We started the day off headed to Southaven for two dr apts for Korban. They were at the same clinic--the group that oversees his medical care and provides behavioral therapy for him.
The first apt was actually an intake session for his upcoming psychological evaluation. Nothing big, it was just time to get an updated one and I'm excited to see where we stand. So Korban basically got to play with some cool toys while me and Brad talked with the doctor. Me talking to someone other than Korban usually doesn't end well. Today was no exception as he punched and scratched me a few times. Brad had to forcefully remove Korban from both rooms at some point even though both doctors attempted intervening and tried to make him happy, it just didn't last.
Then we met with his medical doctor. We decided to try a beta blocker to help with his anxiety since none of the traditional anti-anxiety meds have helped at all and some have made him feel worse. PLEASE pray this medicine is the "key to the kingdom" so to speak and that he has no negative side effects from it. We are beyond ready to see our little guy get some relief from his horrible anxiety. It's so frustrating to try and try to help and NOTHING works very well. I feel so bad for him....
Along that line--we are also pursuing another avenue to help relieve Korbans anxiety and other issues. Very exciting news: we have been approved to start training for a service dog!
We have been thinking and praying about this for a long time--as in years. We started researching service dogs when Korban was about 5. It's not just something you decide to do and then go pick up a dog the next day. To get an actual service dog, there is a lot of training and fundraising involved. But I'm thankful to say the pieces are starting to come together for this.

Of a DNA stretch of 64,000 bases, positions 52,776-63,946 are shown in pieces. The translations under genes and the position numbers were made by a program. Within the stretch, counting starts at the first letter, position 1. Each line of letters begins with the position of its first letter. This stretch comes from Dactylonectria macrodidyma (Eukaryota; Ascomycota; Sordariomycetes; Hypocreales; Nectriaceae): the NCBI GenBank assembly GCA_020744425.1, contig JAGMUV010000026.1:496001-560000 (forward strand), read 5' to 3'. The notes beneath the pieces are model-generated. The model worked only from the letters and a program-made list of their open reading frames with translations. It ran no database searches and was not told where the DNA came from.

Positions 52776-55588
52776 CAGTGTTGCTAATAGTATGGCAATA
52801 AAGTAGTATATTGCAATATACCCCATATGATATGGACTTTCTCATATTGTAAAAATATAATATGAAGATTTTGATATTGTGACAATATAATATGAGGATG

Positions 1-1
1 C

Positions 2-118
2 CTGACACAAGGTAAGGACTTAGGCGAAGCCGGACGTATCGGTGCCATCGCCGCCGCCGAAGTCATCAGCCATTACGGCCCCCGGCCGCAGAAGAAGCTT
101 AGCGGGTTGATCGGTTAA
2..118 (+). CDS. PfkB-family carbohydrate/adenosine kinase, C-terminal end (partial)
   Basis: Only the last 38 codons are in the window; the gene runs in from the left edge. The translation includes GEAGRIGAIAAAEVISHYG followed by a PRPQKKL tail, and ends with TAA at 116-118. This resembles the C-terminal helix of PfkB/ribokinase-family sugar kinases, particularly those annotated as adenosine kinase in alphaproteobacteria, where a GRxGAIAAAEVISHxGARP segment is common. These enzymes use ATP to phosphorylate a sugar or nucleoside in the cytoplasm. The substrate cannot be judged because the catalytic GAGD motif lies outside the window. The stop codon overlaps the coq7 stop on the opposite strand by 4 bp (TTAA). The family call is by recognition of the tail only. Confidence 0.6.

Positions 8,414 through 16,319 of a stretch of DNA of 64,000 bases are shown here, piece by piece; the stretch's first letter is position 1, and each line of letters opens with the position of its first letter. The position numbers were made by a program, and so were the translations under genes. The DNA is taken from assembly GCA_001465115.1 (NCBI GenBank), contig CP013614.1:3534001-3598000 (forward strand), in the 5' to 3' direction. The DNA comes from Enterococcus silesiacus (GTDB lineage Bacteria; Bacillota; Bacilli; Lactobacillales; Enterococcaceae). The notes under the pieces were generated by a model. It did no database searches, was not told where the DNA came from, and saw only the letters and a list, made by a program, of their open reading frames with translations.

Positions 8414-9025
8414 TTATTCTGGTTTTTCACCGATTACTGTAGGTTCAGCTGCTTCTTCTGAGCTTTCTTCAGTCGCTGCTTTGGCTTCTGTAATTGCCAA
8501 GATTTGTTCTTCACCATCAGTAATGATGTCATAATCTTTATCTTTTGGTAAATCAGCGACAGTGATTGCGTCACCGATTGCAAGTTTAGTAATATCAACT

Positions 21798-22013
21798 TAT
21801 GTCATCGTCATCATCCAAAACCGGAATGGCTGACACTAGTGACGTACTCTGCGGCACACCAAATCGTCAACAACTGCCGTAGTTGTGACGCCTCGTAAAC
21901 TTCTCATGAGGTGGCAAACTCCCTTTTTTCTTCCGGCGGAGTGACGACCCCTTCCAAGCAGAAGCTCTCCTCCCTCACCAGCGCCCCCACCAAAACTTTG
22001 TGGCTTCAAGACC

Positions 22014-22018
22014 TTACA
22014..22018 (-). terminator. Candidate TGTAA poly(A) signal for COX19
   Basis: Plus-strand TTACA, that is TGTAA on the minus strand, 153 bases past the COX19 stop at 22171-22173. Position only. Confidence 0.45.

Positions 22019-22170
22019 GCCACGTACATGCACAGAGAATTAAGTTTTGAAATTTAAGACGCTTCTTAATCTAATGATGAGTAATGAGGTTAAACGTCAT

Brad and I both put out some feelers a few months ago. I talked to some of Korban's therapists and one of them knew a guy who knew a guy, and the rest is history. There is an organization called Retrieving Freedon that has a branch in Senatobia, MS, which is about 45 minutes out of Southaven. That was where we headed as soon as we finished Korban's appointments this morning.
I was so excited to get to go meet the dogs and their trainer! They mainly train dogs for people with autism and veterans with PTSD. (Said we would be surprised at how similar the two groups of people are. Stop and think about that for a minute.)
We tried to explain to the kids a little bit about what we were doing without them getting overly excited and thinking we were bringing home a dog today.
Mr. Dwyer, one of the owners of Retrieving Freedom, was so nice to us. He answered all of our questions and was so good to our kids.
We did get to meet some of the dogs. Some of them have already been matched with someone and are being trained to work for that person. It's not like we just go in there and pick out a dog. The dog and the boy--they will pick each other. Which is how it should be.
Korban wasn't afraid of the dogs today but he wouldn't pet them either. Mr. Dwyer said not to worry and not to try and force it. It takes a while to find that bond but it will happen.
All the dogs they have are labs or golden retrievers. I was in the floor loving on a beautiful lab today and he leaned over and licked me right on the nose. I didn't mind at all, but Korban raced over and started wiping my nose off and trying to "clean me up." It was very funny. It also seemed backward to me--the kid trying to wipe down the mama. I guess I'm just lucky Korban didn't spit-clean me, right?
I didn't get any pictures while the dogs were out with us--I was too excited. But I snapped this sweet shot of Selah and a pup named Bruno.
Today was sort of our interview. The trainer said he has a good idea from today of Korban's energy so that he can be looking at dogs to match him. We were expecting for there to be a waiting period before we could start but he said "we've started today" and that is so cool. Next we figure out what timetable works best for us and then we will start meeting dogs and training. It's a time-consuming and expensive process but we are looking forward to this journey. Much support will be needed as we move forward and we know we have the community of family and friends to make this happen.